awaiting Senate confirmation, is the latest economic test that he has had to contend with during his tenure.

Mr. Powell, 69, began his first four years as Fed chair in early 2018. By that Christmas, the central bank’s campaign of steady rate increases intended to fend off inflation had collided with President Donald J. Trump’s trade war to send markets plummeting.

In 2019, Mr. Trump publicly pushed for lower rates and accosted Mr. Powell — whom the president had chosen to lead the central bank — in interviews and on Twitter, calling him a “bonehead,” an “enemy” and a golfer who could not putt.

Then came the onset of the pandemic in 2020, and Mr. Powell and his colleagues crossed red lines and upended norms to rescue markets and the economy. They averted a financial crisis, but 2021 brought with it a new challenge: rapid inflation.

Now, critics are questioning whether the monetary help that Mr. Powell’s Fed unleashed to protect the pandemic-stricken economy — lowering rates to near zero and buying trillions of dollars in government bonds — combined with huge fiscal stimulus to supercharge demand and release an inflationary genie that could prove hard to trap.

The Fed has already begun removing some of that support, stopping bond purchases and communicating plans to raise interest rates by a quarter-point this month and steadily throughout the rest of the year. Mortgage rates have already begun climbing in anticipation of those actions.

wanted to see full employment return before paring back its support, has been too slow to react to changing conditions.

This moment “represents a decade of economic experience in the late 1960s and 1970s, compressed into a year,” said Lawrence H. Summers, a former Treasury secretary who spent last year warning that inflation was going to take off as the government overstimulated the economy.

“The question is: Is this the Fed’s Paul Volcker moment, or is this the Fed’s Arthur Burns moment?” he said.

Mr. Burns preceded Mr. Volcker as Fed chair and was late to react to fast inflation, afraid of slowing the job market and hurting Republicans politically. Mr. Summers warned that so far, today’s situation looked more Burns than Volcker, because the Fed spent 2021 only slowly adjusting to the reality of inflation and is now planning to only steadily adjust policy.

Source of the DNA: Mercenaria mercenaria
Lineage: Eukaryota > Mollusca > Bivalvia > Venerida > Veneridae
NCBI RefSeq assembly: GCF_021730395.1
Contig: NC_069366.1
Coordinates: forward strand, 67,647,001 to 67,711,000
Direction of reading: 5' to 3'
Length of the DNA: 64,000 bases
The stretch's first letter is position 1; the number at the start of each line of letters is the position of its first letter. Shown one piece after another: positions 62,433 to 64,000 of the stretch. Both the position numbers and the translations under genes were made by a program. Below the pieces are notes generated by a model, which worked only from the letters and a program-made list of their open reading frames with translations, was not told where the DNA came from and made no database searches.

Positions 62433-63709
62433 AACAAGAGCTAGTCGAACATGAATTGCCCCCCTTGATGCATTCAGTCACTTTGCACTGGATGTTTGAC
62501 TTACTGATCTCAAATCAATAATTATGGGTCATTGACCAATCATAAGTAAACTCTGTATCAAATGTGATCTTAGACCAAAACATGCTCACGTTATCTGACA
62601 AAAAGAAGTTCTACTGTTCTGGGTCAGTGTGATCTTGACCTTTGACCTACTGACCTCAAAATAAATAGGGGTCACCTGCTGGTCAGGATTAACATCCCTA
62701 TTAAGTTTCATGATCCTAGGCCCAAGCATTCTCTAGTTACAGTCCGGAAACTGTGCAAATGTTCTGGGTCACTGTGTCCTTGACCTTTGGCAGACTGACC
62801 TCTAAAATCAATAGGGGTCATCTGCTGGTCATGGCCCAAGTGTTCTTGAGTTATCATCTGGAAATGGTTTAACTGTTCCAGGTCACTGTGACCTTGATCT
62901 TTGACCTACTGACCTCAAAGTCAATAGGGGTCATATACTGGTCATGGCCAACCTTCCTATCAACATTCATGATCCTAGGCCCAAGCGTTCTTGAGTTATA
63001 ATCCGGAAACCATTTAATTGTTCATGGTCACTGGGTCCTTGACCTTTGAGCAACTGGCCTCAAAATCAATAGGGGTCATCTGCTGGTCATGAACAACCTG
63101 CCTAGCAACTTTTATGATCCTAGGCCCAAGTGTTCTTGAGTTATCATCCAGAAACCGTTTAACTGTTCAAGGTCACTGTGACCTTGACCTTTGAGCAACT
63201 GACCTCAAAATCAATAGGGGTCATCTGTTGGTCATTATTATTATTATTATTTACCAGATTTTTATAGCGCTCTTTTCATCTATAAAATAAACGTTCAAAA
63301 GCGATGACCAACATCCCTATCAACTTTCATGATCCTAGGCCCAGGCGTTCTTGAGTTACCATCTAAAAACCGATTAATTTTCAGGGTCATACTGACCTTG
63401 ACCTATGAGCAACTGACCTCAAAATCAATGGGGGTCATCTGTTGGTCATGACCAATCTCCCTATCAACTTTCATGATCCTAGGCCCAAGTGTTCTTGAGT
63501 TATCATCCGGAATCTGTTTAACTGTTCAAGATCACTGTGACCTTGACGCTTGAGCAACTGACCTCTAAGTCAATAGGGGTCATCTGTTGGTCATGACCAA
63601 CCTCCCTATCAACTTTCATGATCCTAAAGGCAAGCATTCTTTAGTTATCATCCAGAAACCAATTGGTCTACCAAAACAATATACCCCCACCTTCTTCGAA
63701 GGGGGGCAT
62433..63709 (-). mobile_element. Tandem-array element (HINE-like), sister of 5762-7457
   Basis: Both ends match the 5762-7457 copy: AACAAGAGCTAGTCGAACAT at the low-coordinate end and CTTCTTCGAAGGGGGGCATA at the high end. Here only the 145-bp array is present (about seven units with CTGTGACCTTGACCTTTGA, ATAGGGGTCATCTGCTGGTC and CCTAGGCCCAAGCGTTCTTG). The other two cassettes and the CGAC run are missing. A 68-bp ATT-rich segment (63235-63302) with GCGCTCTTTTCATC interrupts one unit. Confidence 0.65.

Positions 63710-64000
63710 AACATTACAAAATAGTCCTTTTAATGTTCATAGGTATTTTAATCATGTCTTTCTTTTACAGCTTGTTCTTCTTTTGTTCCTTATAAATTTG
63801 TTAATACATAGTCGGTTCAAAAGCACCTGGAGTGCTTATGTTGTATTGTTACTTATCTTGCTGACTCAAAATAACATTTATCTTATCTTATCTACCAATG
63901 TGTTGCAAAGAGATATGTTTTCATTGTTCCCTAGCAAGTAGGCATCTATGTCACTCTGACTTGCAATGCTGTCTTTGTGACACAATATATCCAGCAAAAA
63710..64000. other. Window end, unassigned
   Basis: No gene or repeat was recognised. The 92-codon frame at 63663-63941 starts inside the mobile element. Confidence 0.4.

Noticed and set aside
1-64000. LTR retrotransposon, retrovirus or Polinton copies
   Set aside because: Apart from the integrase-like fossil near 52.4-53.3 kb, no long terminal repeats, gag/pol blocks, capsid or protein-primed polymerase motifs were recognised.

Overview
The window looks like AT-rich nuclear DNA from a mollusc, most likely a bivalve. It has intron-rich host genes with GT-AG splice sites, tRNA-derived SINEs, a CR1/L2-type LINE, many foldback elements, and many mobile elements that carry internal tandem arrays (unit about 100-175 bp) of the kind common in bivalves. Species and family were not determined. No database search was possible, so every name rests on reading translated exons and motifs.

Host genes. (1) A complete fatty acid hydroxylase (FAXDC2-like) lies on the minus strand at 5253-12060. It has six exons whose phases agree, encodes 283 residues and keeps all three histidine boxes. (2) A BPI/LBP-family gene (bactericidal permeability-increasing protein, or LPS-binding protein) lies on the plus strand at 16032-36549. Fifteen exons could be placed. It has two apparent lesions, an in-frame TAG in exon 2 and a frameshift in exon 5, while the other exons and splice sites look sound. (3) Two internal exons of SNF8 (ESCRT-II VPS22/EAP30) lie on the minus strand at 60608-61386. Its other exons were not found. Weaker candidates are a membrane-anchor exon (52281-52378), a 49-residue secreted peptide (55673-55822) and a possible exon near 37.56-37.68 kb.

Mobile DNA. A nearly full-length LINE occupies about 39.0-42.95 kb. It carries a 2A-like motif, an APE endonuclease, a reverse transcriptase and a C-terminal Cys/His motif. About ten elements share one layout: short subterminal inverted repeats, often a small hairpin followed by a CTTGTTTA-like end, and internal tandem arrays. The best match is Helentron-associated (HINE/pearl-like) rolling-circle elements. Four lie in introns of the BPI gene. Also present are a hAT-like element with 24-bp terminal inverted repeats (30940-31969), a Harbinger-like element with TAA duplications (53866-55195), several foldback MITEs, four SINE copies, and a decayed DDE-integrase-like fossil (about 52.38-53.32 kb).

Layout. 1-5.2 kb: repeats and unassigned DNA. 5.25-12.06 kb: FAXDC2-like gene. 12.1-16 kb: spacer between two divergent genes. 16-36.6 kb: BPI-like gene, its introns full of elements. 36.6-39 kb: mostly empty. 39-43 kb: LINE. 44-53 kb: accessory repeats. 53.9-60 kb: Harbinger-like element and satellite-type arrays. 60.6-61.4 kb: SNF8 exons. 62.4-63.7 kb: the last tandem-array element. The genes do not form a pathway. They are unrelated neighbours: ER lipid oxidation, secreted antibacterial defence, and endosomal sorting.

While White House and Fed officials had expected inflation to fade last year, optimistically labeling it “transitory,” their hopes were foiled as rapid consumer demand for couches, cars and other goods collided with pandemic-constrained supply chains. Price gains accelerated rather than slowing down.

“Transitory” has now become a dirty word in policymaking circles. Though officials continue to predict that inflation will moderate, they acknowledge more clearly how uncertain that is.

“We have never put our economy into a deep freeze and then defrosted it before,” said Megan Greene, a senior fellow at a Harvard Kennedy School center and chief global economist for the Kroll Institute. “And we haven’t had a war in continental Europe for a while.”

in Shanghai and Shenzhen, China, a major technology manufacturing hub and port city, are boosting the risk that supply chains remain roiled in the coming months. Those shocks from outside come when price pressures have already begun broadening to categories like rent, another development that could make inflation last.

It is not clear whether those factors will keep inflation drastically higher, but Fed officials will be watching warily.

If the Fed has to raise interest rates to painful levels to cool off the economy and put a lid on prices, it could send financial markets tumbling, erasing stock and housing wealth. It could also slow wage increases and throw people out of jobs as companies retrench, curtailing investment and hiring.